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Same here. A Thousand Words for Stranger was a very nice surprise after picking it up on a whim. But one the other hand, I got tired of the Expanse story after the third book or so.
I tried this and didn't get into it either, and stopped about 50 pages in. I'm just not sure its that well written... the prose is somewhat clunky and occasionally jarring, and the skipping perspective was off-putting. It did nothing to pull me in, plot- or character-wise, either.
 

vanye

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I tried this and didn't get into it either, and stopped about 50 pages in. I'm just not sure its that well written... the prose is somewhat clunky and occasionally jarring, and the skipping perspective was off-putting. It did nothing to pull me in, plot- or character-wise, either.
I am sorry to hear it, Bick. I genuinely liked it, maybe because it is SF with the occasional light touch of fantasy ...

Talking about fantasy: I just finished The Goddess Project by Bryan Wigmore. The beginning had me a bit disappointed because it turned out that it is fantasy with both: magic and science. Call me an old, set-in-my-ways coot, but I like my magic with swords and maybe sailing ships, but not guns and steam ships. Though there are some steam punk novels I adore - go figure ...

So it was a very pleasant surprise when I got pulled into the rabbit hole right quick and loved the story (and the telling of it) more with every page. I will certainly grab the sequel (The Empyrius Proof). Can‘t wait to dive back into the story and (I hope) finally meet Gheist in person.
 

williamjm

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Michael Swanwick: "The Iron Dragon's Daughter".
Hmmm. mixed feelings about this. I had difficulty starting, then really liked it and thought it was going to be really good, then got bored about halfway through, and it never really picked up again for me, the more so as I got a sense of how it might end.
Several people I know whose taste in books I usually agree with really like this, but I had a similar reaction to you. There were bits I liked but I felt the book got less interesting as it went along.
 

Parson

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I would give it an 8/10. Honestly, this probably could have been more than one book. When things were getting really interesting and weird, I felt like it rushed towards an ending.
I would agree with what you say about the book. For me the whole book collapsed under the increasingly nasty and worse increasingly unlikely conflict between the two main characters (When your life is on the line and the whole community is in danger you have to find a way to work together!!!). I liked the science a lot. I liked where it all led, and would have liked more of that, like you. But I could only give it 5/10 at most because of the corrosive personal relationship at the center of the story.
 

Bick

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I’m continuing my reading of Elizabeth Moon’s Vatta’s War series, and have started book 3, Engaging the Enemy. Good so far, I think these are superior space opera, well crafted with engaging characters.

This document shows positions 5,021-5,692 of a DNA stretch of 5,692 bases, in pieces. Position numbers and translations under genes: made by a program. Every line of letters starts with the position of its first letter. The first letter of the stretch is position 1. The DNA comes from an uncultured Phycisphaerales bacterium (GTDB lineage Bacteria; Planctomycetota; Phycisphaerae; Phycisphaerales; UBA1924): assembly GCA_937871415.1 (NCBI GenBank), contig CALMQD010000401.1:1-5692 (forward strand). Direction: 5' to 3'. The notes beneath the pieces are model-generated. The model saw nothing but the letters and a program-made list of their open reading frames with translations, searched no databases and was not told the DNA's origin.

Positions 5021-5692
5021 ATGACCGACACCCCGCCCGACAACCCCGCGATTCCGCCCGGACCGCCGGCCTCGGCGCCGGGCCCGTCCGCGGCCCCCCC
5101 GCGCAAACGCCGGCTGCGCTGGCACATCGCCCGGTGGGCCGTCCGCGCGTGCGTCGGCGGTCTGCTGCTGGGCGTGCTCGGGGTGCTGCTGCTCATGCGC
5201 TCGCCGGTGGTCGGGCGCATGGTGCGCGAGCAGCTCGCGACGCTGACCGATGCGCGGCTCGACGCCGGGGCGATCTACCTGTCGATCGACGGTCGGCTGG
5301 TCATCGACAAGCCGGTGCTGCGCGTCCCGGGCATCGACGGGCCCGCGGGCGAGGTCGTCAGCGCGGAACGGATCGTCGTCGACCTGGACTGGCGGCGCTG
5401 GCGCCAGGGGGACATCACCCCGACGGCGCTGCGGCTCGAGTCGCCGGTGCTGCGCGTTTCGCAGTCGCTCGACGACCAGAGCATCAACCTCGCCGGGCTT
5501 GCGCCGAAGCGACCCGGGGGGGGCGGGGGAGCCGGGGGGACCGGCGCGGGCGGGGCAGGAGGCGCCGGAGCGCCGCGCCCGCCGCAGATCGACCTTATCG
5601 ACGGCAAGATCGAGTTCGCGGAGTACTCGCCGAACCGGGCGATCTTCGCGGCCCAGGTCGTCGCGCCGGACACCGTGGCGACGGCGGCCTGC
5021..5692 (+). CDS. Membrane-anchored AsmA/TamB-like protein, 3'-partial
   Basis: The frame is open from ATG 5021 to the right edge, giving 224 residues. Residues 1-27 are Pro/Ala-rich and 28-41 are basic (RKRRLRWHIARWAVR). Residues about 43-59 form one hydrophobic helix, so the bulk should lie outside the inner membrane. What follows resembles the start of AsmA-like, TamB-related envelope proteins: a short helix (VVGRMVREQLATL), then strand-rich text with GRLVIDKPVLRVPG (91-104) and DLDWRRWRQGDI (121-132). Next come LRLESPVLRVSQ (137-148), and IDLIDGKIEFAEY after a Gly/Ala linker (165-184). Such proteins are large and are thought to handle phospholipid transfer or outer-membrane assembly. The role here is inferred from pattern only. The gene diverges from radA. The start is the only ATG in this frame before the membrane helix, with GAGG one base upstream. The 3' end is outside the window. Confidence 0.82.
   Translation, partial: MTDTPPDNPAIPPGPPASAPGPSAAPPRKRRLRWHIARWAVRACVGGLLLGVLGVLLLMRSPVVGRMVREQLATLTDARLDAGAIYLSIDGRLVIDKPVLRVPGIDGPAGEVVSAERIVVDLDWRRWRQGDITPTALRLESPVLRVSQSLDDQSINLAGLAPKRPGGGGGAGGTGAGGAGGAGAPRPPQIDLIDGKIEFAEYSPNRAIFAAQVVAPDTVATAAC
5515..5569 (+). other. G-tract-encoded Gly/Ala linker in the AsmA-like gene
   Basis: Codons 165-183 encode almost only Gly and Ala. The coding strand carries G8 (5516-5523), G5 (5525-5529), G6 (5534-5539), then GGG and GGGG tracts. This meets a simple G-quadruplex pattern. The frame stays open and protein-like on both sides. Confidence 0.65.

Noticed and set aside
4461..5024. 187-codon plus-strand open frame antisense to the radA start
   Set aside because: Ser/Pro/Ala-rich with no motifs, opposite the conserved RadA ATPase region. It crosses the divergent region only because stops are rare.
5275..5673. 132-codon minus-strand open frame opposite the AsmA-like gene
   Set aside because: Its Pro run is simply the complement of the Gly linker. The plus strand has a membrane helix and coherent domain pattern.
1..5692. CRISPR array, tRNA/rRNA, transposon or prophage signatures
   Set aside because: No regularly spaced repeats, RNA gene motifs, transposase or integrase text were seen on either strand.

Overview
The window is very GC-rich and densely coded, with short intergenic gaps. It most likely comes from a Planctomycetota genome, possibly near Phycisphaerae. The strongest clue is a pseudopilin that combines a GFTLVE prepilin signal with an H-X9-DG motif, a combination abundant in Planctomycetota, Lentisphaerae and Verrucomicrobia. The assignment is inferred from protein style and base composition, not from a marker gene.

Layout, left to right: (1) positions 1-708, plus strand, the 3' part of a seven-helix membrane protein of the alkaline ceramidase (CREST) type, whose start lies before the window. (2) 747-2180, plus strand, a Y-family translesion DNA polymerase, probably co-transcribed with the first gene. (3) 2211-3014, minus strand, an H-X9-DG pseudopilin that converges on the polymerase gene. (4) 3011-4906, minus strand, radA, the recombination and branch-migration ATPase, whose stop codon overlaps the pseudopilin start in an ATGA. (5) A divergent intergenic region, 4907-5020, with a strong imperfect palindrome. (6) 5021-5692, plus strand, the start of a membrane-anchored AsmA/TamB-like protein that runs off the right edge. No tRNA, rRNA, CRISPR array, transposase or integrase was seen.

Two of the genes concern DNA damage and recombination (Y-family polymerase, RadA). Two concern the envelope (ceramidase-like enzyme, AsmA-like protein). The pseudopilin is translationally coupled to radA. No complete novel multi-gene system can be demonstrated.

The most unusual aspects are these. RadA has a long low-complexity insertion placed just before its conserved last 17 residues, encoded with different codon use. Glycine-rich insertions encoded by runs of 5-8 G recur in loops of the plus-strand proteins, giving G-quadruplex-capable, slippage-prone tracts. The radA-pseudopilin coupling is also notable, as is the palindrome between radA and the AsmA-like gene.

(I’m still reading Dickens’ The Old Curiosity Shop too, and I’m enjoying that also (I’m about half way through), but it’s a bit unwieldy to take out for a quick read over lunch in a cafe, hence the parallel reading - which is unusual for me.
 

Hugh

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Needless to say, as soon as I posted that, it became less good. Still an interesting and very intelligent read, though, and a useful complement to more modern "how to" books.

I've now started a re-read of The Seventh Sword by Andrew Collins, and am already tingling with a heady blend of excitement and nostalgia. Psychic questing in the English countryside in the 1980s! Occult secret societies!! Non-fiction**!!! How could a book be any better?

** supposedly
This sounds interesting. Does it link at all with another found sword non-fiction psychic saga "The Green Stone" Graham Phillips and Martin Keatman. Also a follow-up "The Eye of Fire". I remember they made me pretty uneasy when I read them back in the 80s.
 

HareBrain

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Does it link at all with another found sword non-fiction psychic saga "The Green Stone" Graham Phillips and Martin Keatman.
Very much so -- the first part of the book is about the finding of the Green Stone (following the first sword), but from the POV of Collins rather than Phillips (though Phillips is the main character). I'd be interested to read The Green Stone afterwards to see how they compare.

If you want to try an Andrew Collins book that doesn't cover the same material, I'd recommend The Black Alchemist.
 

Hugh

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Very much so -- the first part of the book is about the finding of the Green Stone (following the first sword), but from the POV of Collins rather than Phillips (though Phillips is the main character). I'd be interested to read The Green Stone afterwards to see how they compare.

If you want to try an Andrew Collins book that doesn't cover the same material, I'd recommend The Black Alchemist.
I'll definitely read the Seventh Sword, fairly soon probably. It'll be interesting to get a different perspective on The Green Stone. I'm afraid The Green Stone felt so real at the time and it made me so uneasy I didn't like having the book in the house and passed it on to someone else who was interested in it. I must have had a hardback copy soon after publication. I don't remember another book having that effect on me. Maybe these days it might feel mundane if I re-read it. However I did read the follow-up, when, if I remember right, those involved get even more freaked out, and I kept it for some years. A bit like Most Haunted but for real.